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0326 Innermost Asia : vol.1
Innermost Asia : vol.1 / Page 326 (Grayscale High Resolution Image)

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doi: 10.20676/00000187
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about 70 square feet in that of iii. In addition to the pits i—vii, which were cleared on February 15th immediately after my arrival at L.C., a fresh careful search on the return march two days later revealed three more grave-pits, viii—x. Besides these a few shallow excavations were then traced towards the north-east extremity of the Mesa top. They contained nothing but drift-sand and had apparently never been used.

The only covering of those grave-pits which retained their sepulchral contents, just as they had been thrown in on re-burial, consisted of layers of reed-straw, from i to i z feet in thickness. This material, apparently so frail, had perfectly sufficed to keep off wind-erosion, a fact that I had frequently observed in connexion with ancient remains on desert ground in the Tarim and Su-lo-ho basins.' The rows of tamarisk sticks which, placed at irregular intervals, roughly lined the edges of the pits and rose a few inches above them, may have been partly intended to secure these layers of reeds. That no superstructures had ever existed over these places of re-burial may be concluded with certainty from the uniform flatness of the Mesa top, as Fig. 158 shows it. This clearly proves that erosion cannot have been at work here to any great extent since the re-burials took place, and in a place so completely safe from moisture of any sort wind-erosion alone could have attacked and destroyed structural remains.

The character of the mixed remains in the pits of L.C. left no doubt about their having been gathered from earlier graves, threatened with destruction or already exposed. It appears equally certain that this had been done in obedience to a pious custom that is still widely prevalent among the Chinese. Not having access to evidence in Chinese texts I may content myself with supporting this explanation by a reference to the kind of charnel-houses I know to have been erected for the identical purpose at the Chinese cemeteries of Kashgar, Yarkand, and Khotan after the reconquest of the New Dominion. As regards the customs observed in the original burials, conclusive archaeological evidence has fortunately become available through my subsequent explorations in the Lou-lan area and in closely adjoining tracts.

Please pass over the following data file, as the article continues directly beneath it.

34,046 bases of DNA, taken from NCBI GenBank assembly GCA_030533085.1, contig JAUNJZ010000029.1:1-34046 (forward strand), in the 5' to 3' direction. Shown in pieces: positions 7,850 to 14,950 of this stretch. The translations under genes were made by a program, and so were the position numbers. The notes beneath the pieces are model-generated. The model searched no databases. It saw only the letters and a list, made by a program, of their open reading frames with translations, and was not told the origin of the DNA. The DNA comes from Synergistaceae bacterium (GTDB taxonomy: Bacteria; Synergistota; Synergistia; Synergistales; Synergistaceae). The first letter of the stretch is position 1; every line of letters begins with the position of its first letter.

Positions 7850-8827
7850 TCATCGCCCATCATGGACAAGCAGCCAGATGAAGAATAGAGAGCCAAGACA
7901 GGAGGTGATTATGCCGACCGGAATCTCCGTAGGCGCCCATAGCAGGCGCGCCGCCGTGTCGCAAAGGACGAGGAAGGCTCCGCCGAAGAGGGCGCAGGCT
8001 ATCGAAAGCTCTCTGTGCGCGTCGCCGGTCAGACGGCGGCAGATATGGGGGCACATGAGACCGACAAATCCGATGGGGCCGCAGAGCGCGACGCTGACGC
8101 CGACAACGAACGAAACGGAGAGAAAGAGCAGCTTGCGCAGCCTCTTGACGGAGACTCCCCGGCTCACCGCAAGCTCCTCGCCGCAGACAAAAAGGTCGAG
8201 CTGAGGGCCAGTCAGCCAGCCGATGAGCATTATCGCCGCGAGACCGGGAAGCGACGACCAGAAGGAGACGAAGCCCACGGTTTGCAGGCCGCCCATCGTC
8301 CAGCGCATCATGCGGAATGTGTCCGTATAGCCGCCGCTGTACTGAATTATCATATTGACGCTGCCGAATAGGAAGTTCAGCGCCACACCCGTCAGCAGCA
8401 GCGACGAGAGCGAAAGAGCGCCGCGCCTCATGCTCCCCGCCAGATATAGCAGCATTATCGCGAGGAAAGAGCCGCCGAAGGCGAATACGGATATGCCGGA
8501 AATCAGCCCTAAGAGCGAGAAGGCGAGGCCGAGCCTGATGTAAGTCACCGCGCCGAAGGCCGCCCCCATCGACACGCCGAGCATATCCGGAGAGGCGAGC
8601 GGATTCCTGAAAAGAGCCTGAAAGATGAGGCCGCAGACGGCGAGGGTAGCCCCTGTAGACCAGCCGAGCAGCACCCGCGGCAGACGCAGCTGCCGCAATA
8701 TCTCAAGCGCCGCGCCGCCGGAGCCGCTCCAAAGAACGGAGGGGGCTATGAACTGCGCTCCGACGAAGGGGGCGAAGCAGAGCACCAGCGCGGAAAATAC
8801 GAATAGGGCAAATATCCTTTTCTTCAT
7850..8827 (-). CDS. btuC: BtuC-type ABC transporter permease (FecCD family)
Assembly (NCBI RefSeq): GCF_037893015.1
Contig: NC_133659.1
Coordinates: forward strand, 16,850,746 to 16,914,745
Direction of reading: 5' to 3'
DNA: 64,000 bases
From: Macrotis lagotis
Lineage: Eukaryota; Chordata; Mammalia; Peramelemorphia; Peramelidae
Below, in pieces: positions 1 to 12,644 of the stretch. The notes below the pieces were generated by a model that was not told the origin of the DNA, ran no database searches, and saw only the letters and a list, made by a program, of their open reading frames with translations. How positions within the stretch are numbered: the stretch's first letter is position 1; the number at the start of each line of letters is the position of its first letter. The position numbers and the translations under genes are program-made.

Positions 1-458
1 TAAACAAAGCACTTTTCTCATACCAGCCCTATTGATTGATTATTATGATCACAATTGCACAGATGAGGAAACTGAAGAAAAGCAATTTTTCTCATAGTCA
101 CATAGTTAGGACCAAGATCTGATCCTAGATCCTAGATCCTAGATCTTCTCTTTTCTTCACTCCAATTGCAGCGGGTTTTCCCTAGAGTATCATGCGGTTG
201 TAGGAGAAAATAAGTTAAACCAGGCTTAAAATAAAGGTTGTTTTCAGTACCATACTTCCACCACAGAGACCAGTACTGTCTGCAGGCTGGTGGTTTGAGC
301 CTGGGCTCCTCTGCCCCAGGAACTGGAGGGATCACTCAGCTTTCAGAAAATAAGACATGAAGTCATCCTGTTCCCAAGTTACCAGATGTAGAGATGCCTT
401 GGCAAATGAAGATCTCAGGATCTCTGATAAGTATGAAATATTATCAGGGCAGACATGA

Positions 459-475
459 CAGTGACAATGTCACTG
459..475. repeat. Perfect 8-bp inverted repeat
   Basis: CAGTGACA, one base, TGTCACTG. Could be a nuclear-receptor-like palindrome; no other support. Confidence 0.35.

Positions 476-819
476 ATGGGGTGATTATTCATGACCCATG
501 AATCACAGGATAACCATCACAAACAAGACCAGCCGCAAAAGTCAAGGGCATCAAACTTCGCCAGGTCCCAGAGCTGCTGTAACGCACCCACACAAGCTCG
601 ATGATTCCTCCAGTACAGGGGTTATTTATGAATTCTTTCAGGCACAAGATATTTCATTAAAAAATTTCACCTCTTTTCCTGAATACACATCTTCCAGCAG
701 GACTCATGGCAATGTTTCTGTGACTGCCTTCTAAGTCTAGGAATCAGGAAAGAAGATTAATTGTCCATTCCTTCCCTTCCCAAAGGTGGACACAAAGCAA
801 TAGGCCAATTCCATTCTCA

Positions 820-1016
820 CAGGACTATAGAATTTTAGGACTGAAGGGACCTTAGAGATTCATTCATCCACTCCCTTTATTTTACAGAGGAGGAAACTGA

At the ancient burial-places of L.H., which must be contemporary with the occupation of Lou-lan, I found coffins containing bodies wrapped up tightly with rags of worn clothing, precisely after the fashion suggested by the finds of L.C.6 There, too, objects of personal use, articles serving for sepulchral offerings, &c., exactly corresponding in character to those recovered from the grave-pits of L.C., were found deposited by the side of the dead. Equally instructive was it to note there that the coffins, in groups of three or more, had been placed on raised ground safe from moisture, and the shallow pits containing them roofed over after the fashion which must have been common in ordinary houses of the local type.' Where these habitations of the dead had been reached by erosion, the coffins and their contents showed exactly the same stage of decay that had overtaken the remains found at L.C. before they were collected and deposited in the common pits. At the Ying-p`an site on the uppermost course of the Kuruk-darya, I explored in March, 1915, some Chinese graves which may be ascribed approximately to the same period as those of Lou-lan.$

Protection secured from wind-erosion.

Custom of collecting burial remains.

Evidence of burials at L.H. and Ying-ptan.

6 Cf. e. g. Serindia, i. p. 381 ; ii, pp• 570, 605 sq., 677 sq., 687, 717, 736, &c.

6 See below, pp. 275 sqq.

7 It may be of interest to point out here that the method of placing the coffins in roofed huts, partially or wholly sunk into the ground, which the graves of L.H. illustrate, closely agrees with the indications furnished by Chinese texts as to the earliest forms of burial.

Thus De Groot, The Religious Syste n of China, ii. p. 374, tells us how the oldest type of Chinese grave arose from the primitive custom of leaving the corpse alone in the simple hut

of wood and clay previously occupied by the living. According to ancient descriptions quoted, this earliest method of burial was still reflected by the graves of the I-ian period :

` But further, even at the present day the graves in the northern and central provinces of the Empire resemble the huts of the living in ancient times, being round heaps of clay ... ; the coffin inside is in many cases not sunk deep beneath the level of the soil around, and people hardly ever neglect to cover it with reeds, rushes, or mats before piling the earth over it.'

8 See below, Chap. xxi. sec. i.